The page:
Here is a simple way to explain without simulation, or increasing door count, and which breaks the illusion of symmetry.
Clearly, Monty starts with a 2/3 chance of having the prize, and you start with 1/3. Then he always offers you the best of his doors, which is the same thing as offering you both doors and allowing you to look behind both of them before choosing one. It is just that he has peeked behind for you.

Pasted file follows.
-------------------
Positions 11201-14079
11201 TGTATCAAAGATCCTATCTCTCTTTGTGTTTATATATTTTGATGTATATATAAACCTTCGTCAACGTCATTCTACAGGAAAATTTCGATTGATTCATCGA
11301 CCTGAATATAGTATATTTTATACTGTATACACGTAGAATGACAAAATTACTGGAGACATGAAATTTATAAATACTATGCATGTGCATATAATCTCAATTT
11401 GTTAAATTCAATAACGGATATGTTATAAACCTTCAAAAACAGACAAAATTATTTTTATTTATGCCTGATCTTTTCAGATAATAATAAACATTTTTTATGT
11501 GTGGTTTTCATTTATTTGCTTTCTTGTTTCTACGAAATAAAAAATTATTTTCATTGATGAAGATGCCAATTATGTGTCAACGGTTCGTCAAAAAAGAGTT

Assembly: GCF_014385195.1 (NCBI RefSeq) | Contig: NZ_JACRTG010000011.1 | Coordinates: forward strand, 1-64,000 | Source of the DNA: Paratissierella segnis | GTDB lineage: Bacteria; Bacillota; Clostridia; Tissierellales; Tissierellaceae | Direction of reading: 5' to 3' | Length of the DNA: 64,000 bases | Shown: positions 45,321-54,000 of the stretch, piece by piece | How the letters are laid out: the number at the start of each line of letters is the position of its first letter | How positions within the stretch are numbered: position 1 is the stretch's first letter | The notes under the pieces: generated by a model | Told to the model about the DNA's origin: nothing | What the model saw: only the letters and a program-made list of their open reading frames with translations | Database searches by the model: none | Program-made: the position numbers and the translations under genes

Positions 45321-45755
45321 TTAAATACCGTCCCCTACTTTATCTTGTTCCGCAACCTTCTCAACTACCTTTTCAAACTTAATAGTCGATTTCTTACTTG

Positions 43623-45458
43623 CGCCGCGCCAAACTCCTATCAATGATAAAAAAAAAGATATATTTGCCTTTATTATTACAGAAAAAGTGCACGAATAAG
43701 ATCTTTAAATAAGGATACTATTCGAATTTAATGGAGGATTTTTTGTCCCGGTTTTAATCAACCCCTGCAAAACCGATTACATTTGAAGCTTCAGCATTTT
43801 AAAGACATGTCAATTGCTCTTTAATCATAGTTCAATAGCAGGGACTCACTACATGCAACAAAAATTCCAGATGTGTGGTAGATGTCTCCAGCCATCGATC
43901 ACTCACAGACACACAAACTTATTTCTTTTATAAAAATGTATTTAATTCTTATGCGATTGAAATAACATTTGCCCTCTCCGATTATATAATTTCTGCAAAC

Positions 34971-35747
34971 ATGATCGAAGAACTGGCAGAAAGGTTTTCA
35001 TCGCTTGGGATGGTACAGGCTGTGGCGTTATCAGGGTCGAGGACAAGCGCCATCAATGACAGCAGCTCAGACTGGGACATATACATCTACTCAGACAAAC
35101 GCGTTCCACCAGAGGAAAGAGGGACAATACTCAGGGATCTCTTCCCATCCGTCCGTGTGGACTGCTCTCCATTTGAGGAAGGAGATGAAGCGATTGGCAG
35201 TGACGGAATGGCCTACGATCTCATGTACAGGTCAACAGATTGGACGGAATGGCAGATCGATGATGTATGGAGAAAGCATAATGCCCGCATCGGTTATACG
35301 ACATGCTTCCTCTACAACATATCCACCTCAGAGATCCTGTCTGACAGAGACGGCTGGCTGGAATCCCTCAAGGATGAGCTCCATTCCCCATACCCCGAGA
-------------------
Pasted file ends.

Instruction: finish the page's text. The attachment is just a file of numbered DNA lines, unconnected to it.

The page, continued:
So, the doors are not all the same because the door he offers is a "best of two" door.
With regard to the point of the editorial, I think this problem illustrates that controversies will continue either until someone sees a way of explaining things so clearly they are widely understood, or until the general level of sophistication and collateral/related knowledge rises to the point where the large majority of interested people can understand the matter. Both phenomena happen over time. In areas where neither happens, there remain controversies and a struggle for clarity should continue.
posted by Tanj Bennett
September 4, 2008